In pictures #1 and #2 I have cut out the fork pattern on my trusty Bandsaw. You will notice that the top is cut at an angle. This is for the horn cap so that it sits at a nice angle when the tree is done. The part of the fork where the bars fasten is also and angle. Most things are at compound angles on trees . The bars also have an angle for the fork and cantle cuts. This is a 90 Degree bar angle tree, which means the bars are at a 90 degree angle as far as the fork goes. The center line comes into play there also for the bar angle.
Next I want you to take a look at pictures #2 and #3 and I want you to pay close attention to these. These are pictures of the rear gullet. The distance across that measurement sets the bars that distance apart at the back of the gullet. This one happens to be 3 3/4" wide. There is more to it than just the rear gullet measurement, but it is a really important part of it. The shape of the bars, Bar Angle, Twist, Rocker, flair in the front, and more all have a part to play however. The next pictures to look at are #4 and #5. Notice in #4 I have marked the front gullet opening height and width also have marked the lines where the bars top line will stop. In #5 the front Gullet has been opened up with my rasp and I have glued on a horn cap.
Notice In picture #5 that the front opening didn't make the bars further apart ( a wider Tree). They are still exactly the same angle and distance apart as before. The back gullet measurement shown in #2 and #3 plus also the bar angle has set the bar spread. I could file that front opening out until there was no wood left and the bars and not going to get any further apart. They only thing making the front to wide will do is let the saddle jerk ahead or rock down in front , and probably both will happen. The top of the bars that sticks up above the gullet line gets filed off to meet the line after the tree is glued together. Many people think that a wider front gullet makes the tree wider, but as the pictures have shown that is not really the case at all. You need to change the rear gullet width, the bar angle, or both to make the tree actually wider. Another thing to always remember is that a small amount of change is a lot when talking about trees. Also there are many other factors to go into the fit of the tree. The other tree pages will explain some of those things further. The bars are thinned down in the front and top gullet line because some of that extra wood has to be still rasped off. They will not be as thin once finished. This part has to be done once the tree is glued together.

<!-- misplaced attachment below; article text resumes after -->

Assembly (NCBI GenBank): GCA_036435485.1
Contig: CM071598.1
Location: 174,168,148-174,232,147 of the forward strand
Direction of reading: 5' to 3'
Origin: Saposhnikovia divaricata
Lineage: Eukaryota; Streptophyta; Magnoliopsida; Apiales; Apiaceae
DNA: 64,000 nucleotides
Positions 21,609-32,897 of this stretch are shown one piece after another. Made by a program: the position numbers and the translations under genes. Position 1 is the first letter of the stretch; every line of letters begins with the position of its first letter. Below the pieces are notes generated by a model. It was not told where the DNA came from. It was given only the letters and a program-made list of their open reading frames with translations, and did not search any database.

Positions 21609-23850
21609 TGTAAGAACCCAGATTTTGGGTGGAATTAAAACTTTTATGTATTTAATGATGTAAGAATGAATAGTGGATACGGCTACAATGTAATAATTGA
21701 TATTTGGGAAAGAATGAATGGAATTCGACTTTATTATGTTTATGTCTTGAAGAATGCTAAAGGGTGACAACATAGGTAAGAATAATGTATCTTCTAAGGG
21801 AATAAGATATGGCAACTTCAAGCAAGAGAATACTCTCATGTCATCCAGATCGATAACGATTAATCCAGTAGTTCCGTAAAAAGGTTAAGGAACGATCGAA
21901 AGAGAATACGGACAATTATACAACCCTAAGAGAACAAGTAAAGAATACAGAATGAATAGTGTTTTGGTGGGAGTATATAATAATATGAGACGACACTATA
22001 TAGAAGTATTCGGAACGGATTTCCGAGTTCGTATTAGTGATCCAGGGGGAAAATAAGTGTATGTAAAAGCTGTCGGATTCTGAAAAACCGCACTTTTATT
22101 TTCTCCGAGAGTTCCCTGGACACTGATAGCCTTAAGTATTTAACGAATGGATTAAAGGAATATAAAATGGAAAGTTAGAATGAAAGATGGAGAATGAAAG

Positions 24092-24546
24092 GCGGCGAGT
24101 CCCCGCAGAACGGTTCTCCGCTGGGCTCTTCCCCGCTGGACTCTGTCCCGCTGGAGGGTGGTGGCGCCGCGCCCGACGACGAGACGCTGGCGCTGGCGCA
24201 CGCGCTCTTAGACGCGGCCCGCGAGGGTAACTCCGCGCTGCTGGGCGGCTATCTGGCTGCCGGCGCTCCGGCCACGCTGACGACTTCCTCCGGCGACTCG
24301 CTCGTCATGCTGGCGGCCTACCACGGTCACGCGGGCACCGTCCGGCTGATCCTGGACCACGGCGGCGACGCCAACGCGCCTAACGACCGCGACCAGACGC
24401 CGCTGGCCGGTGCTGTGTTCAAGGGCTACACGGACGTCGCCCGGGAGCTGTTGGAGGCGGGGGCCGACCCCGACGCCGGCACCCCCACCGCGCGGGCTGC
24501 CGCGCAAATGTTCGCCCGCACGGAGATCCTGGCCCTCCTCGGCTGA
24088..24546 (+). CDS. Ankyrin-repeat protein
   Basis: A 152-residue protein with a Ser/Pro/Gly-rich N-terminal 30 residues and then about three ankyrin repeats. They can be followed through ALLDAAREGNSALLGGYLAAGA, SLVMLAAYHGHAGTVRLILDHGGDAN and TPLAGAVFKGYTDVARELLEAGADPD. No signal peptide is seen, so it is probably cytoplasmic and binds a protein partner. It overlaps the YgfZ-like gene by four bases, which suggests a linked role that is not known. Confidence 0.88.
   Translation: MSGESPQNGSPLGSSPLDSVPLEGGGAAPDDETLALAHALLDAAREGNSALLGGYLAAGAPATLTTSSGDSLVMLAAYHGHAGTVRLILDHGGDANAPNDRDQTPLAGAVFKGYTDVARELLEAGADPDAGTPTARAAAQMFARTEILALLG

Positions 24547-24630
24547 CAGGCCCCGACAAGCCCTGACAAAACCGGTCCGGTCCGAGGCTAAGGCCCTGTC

Probably the Bars and the Cantle & Forks Pages will be the next pages to be added to on the Trees section of the site so watch for those updates. Remember that even the thickness of the Rawhide used will affect things as to how a tree may fit. Also that you don't have to make a big change measurement wise to actually make a big change as far as fit.
The rawhide page has some information and pictures on it ready for you to take a look now you might find interesting. I hope you found this page interesting and helpful.
A little bit of change, changes a lot !
On this page is information about some of the measurements on saddle trees shown and explained so that you will know a little about trees and fitting. There will be a slideshow below so that you will be able to see what I am trying to show you. There are some measurements that people go by that really don't change all that much and the ones that do they don't even know about. One important thing to remember is that a very small change in measurement can make a big change on how and what a tree does fit. This is going to be a really good page here in the site so keep watching it for updates. When this page is completed and you have studied it some you will have a lot better understanding of what the measurements mean and what they change and what they won't change. The patterns for my Wade type saddle are all built so I had to wait until there was a new pattern to be built from scratch for this part of the site. The one I used happens to be a nasty ol' Swell Fork but it all works the same for showing the measurements. The Fork example is just made from some cheap hem-fir 2 x 6 as were the bars which are just for pattern making and not in any actual Saddle tree. I have to use a set of bars to put on the fork to mark out my gullet height ect. to build one up. I don't use the good wood for the patterns as they might not turn out like I want and have to start over. Also you will have to imagine that the blocks I left for my tools to get ahold of that will be cut off are gone. I will show the final fork that will be in the tree in the last pictures that will have the blocks cut off and be mostly finished. The bars still need to be filed down in the gullet and front yet and any final file work done to do to smooth, round, or flatten things where they need to be. I always leave extra bar that has to be taken off after gluing. These things have to be done after the tree is glued together and before Varnishing. The final picture I will have the finished tree shown after its covered with Rawhide. The gallery pictures will enlarge for you if you click on them for a larger view. The Gallery is below on the right. For the easiest way to understand the information I would suggest reading the text below the pictures and then clicking on the matching picture to see in the matching picture what I am trying to show you. I also have the pictures to the left in case of the gallery not loading . The pictures wont enlarge but you should still be able to see what I am trying to show you from those at the left also.
Slick Fork Saddle Shop